“It’s particularly lovely as the game approaches all ages,” says LouLou The Pikachu, a video game commentator and all-round Pokémon super-fan. “[Pokémon] means everything to me. It’s meant I can meet new people, travel the world and experience new cultures – and there’s also a great camaraderie among the players.”
LouLou is one of various people on stage at any one time, an enthusiastic presence who either helps elaborate on the action if you’re a knowing observer, or further compounds your confusion if you can’t quite keep up. Generally speaking, there’s a vague sense of chaotic order and there’s no real way to tell what’s going on - unless you know what to look for.
The sense of camaraderie that LouLou mentions is backed up by a story that does the rounds during the Championships of a young boy at another competition who arrived with the hopes of entering the video game tournament. Unfortunately for him, the age of entry for players was 12, so at 11 years of age he just missed the cutoff. He was offered the chance to enter the trading card game tournament instead, but had to explain that he left his cards at home. Overhearing this, other competitors rallied round and gathered their spares to fill out his deck and allow him to compete. Apparently he even made it fairly far in the tournament. Now, while this might sound like a form of copypasta (“and that boy’s name? Albert Einstein”) it’s the sort of tale that’s spun here and after two days of observing, I can admit: I can see that it might well be true.
For many of the younger competitors, this is an early dip into the frenetic world of e-sports. Some question if it’s actually an e-sport, though – in part due to the lack of teams and huge sponsors, which means it isn’t possible to make playing Pokémon for a living a reality. LouLou the Pikachu, however, thinks of it as an e-sport because of how much effort the competitors put in. Other players I speak to around the hall seem to share that opinion, with one claiming its “popularity says it all.”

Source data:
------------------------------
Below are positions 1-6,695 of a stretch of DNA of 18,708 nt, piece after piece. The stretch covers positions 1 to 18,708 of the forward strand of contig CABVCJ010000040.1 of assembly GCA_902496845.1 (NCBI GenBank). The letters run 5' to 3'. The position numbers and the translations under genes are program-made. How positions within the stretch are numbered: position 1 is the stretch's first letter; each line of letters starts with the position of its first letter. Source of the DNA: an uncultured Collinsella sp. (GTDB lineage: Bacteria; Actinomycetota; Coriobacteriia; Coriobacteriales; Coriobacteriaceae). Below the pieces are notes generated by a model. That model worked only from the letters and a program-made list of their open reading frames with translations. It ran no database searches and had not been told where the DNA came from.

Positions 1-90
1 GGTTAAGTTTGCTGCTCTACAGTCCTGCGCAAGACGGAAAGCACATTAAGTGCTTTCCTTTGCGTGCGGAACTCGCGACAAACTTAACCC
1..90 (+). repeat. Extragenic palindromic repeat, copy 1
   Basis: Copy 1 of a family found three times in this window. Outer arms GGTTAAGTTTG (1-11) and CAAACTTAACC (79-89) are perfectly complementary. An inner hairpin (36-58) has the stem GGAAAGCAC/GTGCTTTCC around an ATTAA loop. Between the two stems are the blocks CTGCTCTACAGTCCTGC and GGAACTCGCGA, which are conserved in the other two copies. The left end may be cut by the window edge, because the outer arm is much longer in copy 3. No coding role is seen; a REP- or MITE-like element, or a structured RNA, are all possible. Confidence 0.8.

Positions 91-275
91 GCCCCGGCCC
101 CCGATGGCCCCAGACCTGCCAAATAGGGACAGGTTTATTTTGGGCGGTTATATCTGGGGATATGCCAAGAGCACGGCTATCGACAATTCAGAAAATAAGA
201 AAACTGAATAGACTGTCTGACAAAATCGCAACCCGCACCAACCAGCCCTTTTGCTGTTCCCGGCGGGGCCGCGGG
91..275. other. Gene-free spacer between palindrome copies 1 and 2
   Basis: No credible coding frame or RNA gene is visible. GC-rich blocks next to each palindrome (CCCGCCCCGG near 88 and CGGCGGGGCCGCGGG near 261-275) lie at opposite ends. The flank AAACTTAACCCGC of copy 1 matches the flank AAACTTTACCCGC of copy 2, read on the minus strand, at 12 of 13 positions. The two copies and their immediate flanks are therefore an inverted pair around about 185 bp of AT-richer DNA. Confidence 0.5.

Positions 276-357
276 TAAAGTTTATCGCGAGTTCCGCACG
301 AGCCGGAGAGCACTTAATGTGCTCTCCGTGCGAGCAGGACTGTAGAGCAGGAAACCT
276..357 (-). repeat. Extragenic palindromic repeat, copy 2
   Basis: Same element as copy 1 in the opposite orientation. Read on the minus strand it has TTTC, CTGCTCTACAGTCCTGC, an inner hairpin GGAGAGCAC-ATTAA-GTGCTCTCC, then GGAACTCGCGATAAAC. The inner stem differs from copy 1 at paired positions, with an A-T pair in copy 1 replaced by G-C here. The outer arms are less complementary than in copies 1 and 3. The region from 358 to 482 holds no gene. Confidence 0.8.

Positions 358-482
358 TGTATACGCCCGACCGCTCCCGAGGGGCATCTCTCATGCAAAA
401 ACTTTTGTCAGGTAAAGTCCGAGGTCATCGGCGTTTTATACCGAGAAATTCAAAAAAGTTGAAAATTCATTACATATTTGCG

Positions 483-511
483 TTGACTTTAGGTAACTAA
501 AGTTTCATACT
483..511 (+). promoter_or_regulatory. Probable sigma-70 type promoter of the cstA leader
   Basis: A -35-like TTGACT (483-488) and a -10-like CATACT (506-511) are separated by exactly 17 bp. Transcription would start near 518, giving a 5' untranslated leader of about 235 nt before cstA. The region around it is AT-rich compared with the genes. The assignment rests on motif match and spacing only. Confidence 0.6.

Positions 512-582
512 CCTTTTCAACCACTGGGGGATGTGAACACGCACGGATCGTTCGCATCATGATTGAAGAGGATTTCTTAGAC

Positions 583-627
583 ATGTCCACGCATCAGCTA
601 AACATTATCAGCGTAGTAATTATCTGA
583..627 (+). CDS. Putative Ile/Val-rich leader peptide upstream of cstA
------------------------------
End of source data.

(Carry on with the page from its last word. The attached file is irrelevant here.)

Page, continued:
Pokémon is a game that’s simple to get into but fearsomely difficult to master, both on consoles and the trading cards. Through changing worlds and the introduction of hundreds of new characters one thing has stayed the same: the overall format. It’s sort of like riding a bike in that it never leaves you. If you knew about Pokémon in the 90s then chances are you’ll know a lot more about it now than you realise – you don’t forget that water Pokémon are strong against fire types and so on. In fact, like many others who grew up with the game, you may be suffering from Pokémon brain, your head having re-wired itself permanently to store all those little creatures.
There’s also the fact that it’s such a welcoming and pleasant world to get lost in. The 2019 European Championships took place in Berlin, with competitors from all over the world flying in. The lingua franca of the event was, as with most things rooted in the online space, English. But more specifically, it was Pokémon. Creators all those years ago knew that both American and Japanese children would be able to pronounce “Pikachu”, and that still holds true in a shared language that fans around the world speak.
The appeal of Pokémon is clear to see around the world, and it feels like everyone has a story about collecting the cards when they were younger, or playing Pokémon Go when it launched in June 2016. One of my favourites is about a kid who was desperate to get a shiny Charizard (weren’t we all?) and his late father surprised him with one, one day. Give it a read.
But maybe it’s not just back (again). Maybe it’s now bigger than ever? In the US, Pokémon: The First Movie took just over $85m throughout its entire domestic run in late 1999. Now compare that to Detective Pikachu, which had a box office of $55m on its opening weekend and has since surpassed The First Movie by the same metrics. Maybe – just maybe – Pokémon fever is hotter than ever? Or maybe those that grew up with it now have the resources to take their own children to the cinema, ready to be exposed to this captivating world.
I came here to answer the question, why is Pokémon still popular? But I come away thinking, why isn’t it more popular? Why hasn’t it reached 1999 levels of fever? It’s an unrelentingly, at times suffocatingly likeable phenomenon, evocative of another time, though it’s also broadly reflective of the world as we know it today. The truth is you’re never too old to play Pokémon and everyone here knows it. Whatever happens next, I bet it will be popular in another ten, or twenty years, drawing thousands of people from across the world to a cavernous hall ready to compete in their favourite game.